ii. Clutch size. Eggs are deposited at or slightly beneath the water surface in plinth, cylindrical, or disc-shaped masses of 2,000–7,000 eggs (Wright and Myers, 1927; Smith et al., 1948; Bragg, 1953; Smith, 1961; Johnson, 1987; Dundee and Rossman, 1989; Trauth et al., 1990; Redmer, 2000). Eggs are large, with a vitellus of 2–3 mm (Bragg, 1953; Smith, 1961; Redmer, 2000).

C. Larvae/Metamorphosis. Larvae hatch within 7–15 d after oviposition and metamorphose in 63–75 d in the field (Bragg, 1953; Johnson, 1987; Busby and Brecheisen, 1997). Hatching occurs in 7–10 d and metamorphosis in 80–95 d in the laboratory (M. Redmer, personal observations). Parris and Semlitsch (1998) demonstrated that crawfish frogs have an average larval period of 65 d when reared in artificial ponds, and that this increases to an upper limit of 90 d when reared with larvae of other Rana species. Larvae feed primarily on phytoplankton and algae (Bragg, 1953; Parris and Semlitsch, 1998). Larvae reach up to 63 mm in length before metamorphosing and are distinguishable from other Rana larvae by having a relatively narrow interruption between the two halves of the inner row of upper labial teeth (Smith et al., 1948; Bragg, 1953) and by a series of dermal pits along the lateral line (Bragg, 1953; Dundee and Rossman, 1989). Newly metamorphosed individuals are 30 mm in SVL and weigh 2–3 g (Wright and Myers, 1927; Smith, 1961; Parris and Semlitsch, 1998).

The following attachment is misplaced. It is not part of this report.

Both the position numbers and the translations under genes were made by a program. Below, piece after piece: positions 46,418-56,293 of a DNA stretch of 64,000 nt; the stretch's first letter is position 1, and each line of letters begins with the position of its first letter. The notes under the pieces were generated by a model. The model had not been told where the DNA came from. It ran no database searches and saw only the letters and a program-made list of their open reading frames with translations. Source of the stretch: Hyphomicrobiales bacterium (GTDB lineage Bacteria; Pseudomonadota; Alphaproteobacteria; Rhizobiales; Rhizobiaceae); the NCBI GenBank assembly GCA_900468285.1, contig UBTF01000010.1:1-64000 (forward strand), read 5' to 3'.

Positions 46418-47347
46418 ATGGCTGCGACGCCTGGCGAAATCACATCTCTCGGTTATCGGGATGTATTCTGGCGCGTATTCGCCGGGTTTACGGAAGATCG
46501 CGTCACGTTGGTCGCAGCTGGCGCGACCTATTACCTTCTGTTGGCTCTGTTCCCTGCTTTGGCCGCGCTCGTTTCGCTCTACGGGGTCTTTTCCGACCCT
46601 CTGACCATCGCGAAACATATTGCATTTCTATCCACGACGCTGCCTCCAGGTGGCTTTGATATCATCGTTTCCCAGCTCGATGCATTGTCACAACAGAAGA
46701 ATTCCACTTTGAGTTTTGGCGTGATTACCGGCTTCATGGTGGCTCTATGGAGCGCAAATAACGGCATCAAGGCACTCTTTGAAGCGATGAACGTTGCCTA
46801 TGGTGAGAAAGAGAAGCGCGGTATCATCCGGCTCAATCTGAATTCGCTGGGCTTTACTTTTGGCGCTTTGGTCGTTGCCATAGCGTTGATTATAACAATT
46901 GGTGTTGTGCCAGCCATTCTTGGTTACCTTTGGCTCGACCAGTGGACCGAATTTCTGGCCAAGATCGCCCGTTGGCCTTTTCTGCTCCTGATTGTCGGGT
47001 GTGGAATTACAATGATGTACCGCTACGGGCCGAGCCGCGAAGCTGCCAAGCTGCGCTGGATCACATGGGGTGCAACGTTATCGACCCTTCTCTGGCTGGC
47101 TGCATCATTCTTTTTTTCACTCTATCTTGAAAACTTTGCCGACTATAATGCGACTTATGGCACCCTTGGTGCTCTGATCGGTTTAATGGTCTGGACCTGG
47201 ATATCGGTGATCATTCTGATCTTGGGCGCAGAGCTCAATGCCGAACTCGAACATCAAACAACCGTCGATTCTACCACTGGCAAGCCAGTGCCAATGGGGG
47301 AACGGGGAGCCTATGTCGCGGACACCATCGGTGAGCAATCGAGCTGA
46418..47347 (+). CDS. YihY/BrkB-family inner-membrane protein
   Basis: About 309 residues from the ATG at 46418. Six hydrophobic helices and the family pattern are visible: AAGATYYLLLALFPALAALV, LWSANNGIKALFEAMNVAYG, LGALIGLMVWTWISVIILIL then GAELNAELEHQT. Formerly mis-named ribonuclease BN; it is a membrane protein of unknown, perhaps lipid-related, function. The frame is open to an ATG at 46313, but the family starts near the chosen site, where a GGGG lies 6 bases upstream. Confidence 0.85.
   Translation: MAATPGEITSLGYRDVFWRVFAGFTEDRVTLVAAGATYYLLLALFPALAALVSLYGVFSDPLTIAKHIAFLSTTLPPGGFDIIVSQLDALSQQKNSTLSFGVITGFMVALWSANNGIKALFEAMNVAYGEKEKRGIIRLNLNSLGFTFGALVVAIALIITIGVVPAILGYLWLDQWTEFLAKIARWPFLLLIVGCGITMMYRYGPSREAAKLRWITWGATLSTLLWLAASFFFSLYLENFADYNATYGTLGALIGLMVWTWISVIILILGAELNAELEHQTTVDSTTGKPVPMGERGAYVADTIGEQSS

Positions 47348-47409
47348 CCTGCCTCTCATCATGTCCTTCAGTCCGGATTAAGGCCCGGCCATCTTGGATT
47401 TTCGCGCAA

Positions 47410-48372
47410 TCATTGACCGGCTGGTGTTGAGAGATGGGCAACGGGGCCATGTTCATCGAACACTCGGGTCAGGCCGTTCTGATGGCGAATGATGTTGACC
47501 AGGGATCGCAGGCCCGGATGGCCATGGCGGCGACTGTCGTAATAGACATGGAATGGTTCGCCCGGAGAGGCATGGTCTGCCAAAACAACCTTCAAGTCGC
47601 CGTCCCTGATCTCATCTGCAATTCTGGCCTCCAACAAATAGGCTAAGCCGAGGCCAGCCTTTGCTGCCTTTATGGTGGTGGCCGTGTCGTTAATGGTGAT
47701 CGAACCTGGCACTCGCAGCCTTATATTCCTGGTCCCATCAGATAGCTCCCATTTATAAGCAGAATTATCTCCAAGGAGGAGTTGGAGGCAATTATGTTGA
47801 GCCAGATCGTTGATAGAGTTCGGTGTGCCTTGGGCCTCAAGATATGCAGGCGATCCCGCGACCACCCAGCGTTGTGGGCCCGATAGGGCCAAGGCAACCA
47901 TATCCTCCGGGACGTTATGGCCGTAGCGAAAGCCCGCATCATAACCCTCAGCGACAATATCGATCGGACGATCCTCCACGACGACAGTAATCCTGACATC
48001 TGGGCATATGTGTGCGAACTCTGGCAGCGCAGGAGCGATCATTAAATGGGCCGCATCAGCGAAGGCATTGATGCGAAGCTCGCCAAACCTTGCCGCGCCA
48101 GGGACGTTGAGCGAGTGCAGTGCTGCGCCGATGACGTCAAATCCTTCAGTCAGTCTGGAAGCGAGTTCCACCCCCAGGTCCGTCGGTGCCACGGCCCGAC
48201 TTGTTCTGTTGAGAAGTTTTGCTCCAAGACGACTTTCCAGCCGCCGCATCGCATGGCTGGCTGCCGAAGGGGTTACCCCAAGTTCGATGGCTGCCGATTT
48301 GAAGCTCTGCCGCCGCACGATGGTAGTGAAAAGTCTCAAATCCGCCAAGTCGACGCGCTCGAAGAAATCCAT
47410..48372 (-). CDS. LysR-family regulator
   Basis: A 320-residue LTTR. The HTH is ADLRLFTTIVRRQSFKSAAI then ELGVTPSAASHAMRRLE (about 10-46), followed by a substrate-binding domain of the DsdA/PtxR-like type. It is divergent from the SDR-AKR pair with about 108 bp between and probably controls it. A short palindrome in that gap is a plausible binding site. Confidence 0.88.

D. Juvenile Habitat. Unknown, presumably similar to that of adults. Newly metamorphosed crawfish frogs use existing holes, cracks, and other substrate irregularities as sites to initiate burrowing under experimental xeric conditions (Parris, 1998).